New Pregnancy Study by Ono Academic College Indicates Women Regret Inaction During Unplanned Cesarean Sections

Wednesday, December 11, 2019 Women Health News
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"If only I had . . .": Women with an unplanned cesarean delivery who regret not advocating for themselves report lowest birth satisfaction.

JERUSALEM, Dec. 11, 2019 /PRNewswire/ -- 15 out of 100 American women will have an unplanned c-section, putting them at risk for postpartum depression, and considerable stress.

A new study finds that most women harbor regrets surrounding their unplanned c-section. The most common – and most harmful to birth satisfaction – are women's regrets relating to not standing up for themselves during delivery: "I wish I had fought harder to be respected" or "I wish I had advocated for myself regarding placement of the IV." Only emotional support from doctors and nurses mitigated regrets.

When researchers Yasmine Konheim-Kalkstein and Talya Miron-Shatz invited women for a study on their first and only birth experience that resulted in an unplanned cesarean, 227 women from across the USA showed up. And opened up.

Most women (73%) had regrets surrounding their birth, which lowered their birth satisfaction. The majority of regrets involved aspects of inaction and failing to advocate for themselves, which further lowered satisfaction rates.

Women listed things such as: "I wish I had been more vocal about exactly what I wanted. I thought my doctors would ask…, but they didn't, and before I realized it things had happened that I didn't want." Others wished they had "asked more questions about why I was being induced."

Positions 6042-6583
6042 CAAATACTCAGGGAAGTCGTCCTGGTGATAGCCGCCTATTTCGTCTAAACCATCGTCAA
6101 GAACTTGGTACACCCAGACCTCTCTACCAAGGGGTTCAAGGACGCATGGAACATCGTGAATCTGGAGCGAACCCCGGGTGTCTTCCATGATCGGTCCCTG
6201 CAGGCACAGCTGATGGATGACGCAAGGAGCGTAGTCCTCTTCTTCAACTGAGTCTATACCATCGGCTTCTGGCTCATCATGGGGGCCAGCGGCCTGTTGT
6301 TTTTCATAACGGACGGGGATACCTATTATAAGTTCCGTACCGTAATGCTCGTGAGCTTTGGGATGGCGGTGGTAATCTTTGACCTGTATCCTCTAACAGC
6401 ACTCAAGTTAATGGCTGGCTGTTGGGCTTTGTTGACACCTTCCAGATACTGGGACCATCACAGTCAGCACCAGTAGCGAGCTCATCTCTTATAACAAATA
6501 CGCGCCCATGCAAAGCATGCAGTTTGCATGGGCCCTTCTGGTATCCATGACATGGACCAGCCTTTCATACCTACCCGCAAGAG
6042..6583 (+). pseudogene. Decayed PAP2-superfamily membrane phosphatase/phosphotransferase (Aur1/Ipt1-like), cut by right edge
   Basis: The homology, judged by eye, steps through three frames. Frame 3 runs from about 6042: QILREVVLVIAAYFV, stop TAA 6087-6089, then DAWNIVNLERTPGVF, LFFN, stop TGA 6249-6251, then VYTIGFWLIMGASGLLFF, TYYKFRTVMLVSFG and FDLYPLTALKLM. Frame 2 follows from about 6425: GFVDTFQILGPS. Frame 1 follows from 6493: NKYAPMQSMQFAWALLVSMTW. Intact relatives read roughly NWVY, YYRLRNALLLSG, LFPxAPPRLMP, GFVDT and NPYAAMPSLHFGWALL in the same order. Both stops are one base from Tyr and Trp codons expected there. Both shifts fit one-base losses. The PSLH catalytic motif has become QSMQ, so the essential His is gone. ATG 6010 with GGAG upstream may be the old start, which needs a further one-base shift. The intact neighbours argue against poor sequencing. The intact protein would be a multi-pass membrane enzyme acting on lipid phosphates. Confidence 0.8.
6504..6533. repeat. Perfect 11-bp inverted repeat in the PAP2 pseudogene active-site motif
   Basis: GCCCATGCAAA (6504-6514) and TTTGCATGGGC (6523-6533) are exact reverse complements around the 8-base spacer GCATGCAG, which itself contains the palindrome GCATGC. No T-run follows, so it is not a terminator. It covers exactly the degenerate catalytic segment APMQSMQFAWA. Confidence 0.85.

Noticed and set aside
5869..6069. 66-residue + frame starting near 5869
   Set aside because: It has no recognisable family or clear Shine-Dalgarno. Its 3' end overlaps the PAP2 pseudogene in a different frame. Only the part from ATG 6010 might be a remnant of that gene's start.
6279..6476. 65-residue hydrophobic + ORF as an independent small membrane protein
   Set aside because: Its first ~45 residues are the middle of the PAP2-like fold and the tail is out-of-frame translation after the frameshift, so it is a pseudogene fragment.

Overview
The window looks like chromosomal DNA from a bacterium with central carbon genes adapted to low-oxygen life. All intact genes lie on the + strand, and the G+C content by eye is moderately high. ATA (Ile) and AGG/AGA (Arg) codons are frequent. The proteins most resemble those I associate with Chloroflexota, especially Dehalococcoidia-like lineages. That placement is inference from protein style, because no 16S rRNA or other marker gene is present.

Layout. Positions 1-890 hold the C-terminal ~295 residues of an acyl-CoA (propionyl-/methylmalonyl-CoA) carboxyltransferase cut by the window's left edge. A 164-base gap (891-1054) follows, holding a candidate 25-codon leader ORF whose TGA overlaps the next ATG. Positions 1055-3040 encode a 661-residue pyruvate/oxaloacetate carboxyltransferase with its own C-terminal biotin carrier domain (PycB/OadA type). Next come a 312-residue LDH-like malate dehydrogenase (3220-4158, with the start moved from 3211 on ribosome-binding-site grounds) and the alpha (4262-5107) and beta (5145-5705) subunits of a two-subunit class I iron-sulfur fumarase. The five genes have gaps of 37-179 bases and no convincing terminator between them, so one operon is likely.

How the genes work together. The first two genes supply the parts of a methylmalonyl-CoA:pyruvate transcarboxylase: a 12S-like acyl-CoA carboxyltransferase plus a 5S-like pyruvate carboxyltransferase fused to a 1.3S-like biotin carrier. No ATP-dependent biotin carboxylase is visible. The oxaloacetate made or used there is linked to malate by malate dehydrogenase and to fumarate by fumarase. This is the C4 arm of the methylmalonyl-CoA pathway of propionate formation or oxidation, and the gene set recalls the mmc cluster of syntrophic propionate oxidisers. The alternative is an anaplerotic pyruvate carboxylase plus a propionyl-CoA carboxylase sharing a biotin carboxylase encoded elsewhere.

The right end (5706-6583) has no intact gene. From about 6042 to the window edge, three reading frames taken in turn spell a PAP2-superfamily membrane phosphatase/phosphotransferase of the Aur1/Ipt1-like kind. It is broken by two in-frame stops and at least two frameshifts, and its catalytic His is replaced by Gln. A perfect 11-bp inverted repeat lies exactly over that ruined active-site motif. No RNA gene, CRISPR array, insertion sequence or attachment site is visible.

Our culture encourages patient empowerment - women create birth plans and know what they want; advocacy can be a way of holding on to one's values and needs.  

"We uncovered the painful side of advocating," says Miron-Shatz, an associate professor at the Ono Academic College, and a visiting researcher at Cambridge University, whose book on medical decision making will be published by Basic Books, 2021. "It would help if women accepted the fact that delivery and labor are challenging, and treated themselves lovingly and forgivingly when they couldn't advocate under these circumstances."

There is hope. While advocacy under pain, uncertainty and fatigue is hard, regrets are avoidable, says Miron-Shatz, on doctors and nurses' role: "an honest effort at providing emotional support reduced regrets, helping women cope with the challenges of an emergency C."

Dr. Miron-Shatz is CEO of Buddy&Soul, a platform for personal development, with a dedicated pregnancy community.

CONTACT:Dr. Talya Miron-Shatz, Associate Professor, Ono Academic College, Israel.Talyam@ono.ac.il

 

Cision View original content:http://www.prnewswire.com/news-releases/new-pregnancy-study-by-ono-academic-college-indicates-women-regret-inaction-during-unplanned-cesarean-sections-300973151.html

SOURCE Ono Academic College



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